On this occasion,  a hunch lead us to a place that I have come to call Chinese Mexico, an expanse of blue water 5 miles across, twisted and random in the way that you only find with reservoirs.  Our guide insisted that the lake was natural, but based on the shocking blue of the water, I had some doubts.  The water level was low, and I could see that the lake bed was a bright, raw clay color.  Nothing was growing on the bottom.  When we returned home, I took a look and confirmed a massive damn on the south side of the lake.  Though it may have started as a natural lake, it was nothing of the sort at this point.

We walked out onto the strangest of floating structures, a metal mess that was reminiscent of something out of water world.  It was nothing less than a miracle that the platform was floating, and with ever step I expected to fall through the metal slates, none of which was without rust.

We were brought to our Dragon Boats, a sad pair of rusted steel drums that had been converted into gondola-like barges.  Not what we were after by any means.  Despite the disappointment in our boat search, I thought the old resort was fantastic, and hope to go back at some point.  There were few people there, and it would be an amazing place to sail.  As for the water, based on the color and lack of anything living, I might advise against swimming.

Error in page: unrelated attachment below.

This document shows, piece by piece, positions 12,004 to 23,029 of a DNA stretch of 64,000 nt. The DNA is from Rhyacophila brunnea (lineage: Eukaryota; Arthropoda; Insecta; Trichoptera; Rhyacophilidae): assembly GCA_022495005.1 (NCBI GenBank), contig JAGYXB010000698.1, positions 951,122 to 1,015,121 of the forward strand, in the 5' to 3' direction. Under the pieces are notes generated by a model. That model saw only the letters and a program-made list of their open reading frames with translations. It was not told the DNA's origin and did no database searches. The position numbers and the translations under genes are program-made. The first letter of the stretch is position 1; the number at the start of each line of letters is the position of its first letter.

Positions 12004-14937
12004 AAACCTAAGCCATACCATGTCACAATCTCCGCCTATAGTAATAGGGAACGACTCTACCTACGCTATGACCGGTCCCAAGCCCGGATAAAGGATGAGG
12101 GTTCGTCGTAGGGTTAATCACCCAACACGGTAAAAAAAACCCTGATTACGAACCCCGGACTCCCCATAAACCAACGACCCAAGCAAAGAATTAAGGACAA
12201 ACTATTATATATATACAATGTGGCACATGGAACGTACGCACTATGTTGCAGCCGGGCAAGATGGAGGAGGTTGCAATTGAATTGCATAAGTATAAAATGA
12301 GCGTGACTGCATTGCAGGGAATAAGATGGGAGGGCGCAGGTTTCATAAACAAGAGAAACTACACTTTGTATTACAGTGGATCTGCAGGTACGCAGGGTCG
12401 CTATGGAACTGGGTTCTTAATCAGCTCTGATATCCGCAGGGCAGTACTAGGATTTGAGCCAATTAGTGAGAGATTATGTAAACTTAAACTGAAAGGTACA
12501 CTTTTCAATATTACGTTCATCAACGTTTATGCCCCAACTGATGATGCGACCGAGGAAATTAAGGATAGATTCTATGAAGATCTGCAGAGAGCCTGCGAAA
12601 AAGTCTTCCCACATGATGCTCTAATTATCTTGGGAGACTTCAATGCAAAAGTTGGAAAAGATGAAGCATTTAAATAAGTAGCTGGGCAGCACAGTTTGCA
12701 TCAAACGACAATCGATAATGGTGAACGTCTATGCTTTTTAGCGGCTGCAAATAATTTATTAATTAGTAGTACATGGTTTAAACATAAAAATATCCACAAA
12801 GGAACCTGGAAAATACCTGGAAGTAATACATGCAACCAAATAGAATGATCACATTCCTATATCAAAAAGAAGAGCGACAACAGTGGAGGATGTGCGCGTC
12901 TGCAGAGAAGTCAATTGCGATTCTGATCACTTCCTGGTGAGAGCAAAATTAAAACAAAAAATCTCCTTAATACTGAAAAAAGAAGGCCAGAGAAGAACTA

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Fancy Hotel, Poor Neighborhood

As part of my job, I get to visit some pretty cool (and sometimes less cool) places.  On a recent site visit, we found ourselves lost in the rural flat-lands about an hour north of Guangzhou.  We had planned on spending the day visiting a builder of dragon boats, but somewhere along the way had managed to take a wrong turn.  Driving through random back streets, we found ourselves at the gate to what appeared to be a resort.  I have traveled all over, but never have I seen anything quite on the scale of excess that dripped off of this particular venue.  Early on in my time in China, a sight like this would have shocked me, and I would have tried to make sense of it all.  Who bothers to build a multi-million dollar resort in a region where no one can possibly afford to visit?  The government, of course!  We asked if it would be possible to get a group rate, but the manager didn’t want to have much of anything to do with us.  Perhaps it was my muddied hiking boots…

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Two Weeks in Beijing

Two weeks ago, I headed north to host a training at a school in Beijing.  I was only meant to stay for two days, and then head back to Guangzhou, but I ended up spending a full two weeks in the Capitol, working on summer and fall projects for the company, as well as spending time with old roommates.  Of the two months that I have been a resident of Guangzhou, nearly three and half weeks have been spent in Beijing.  In many ways, I still feel more comfortable there than in my new home.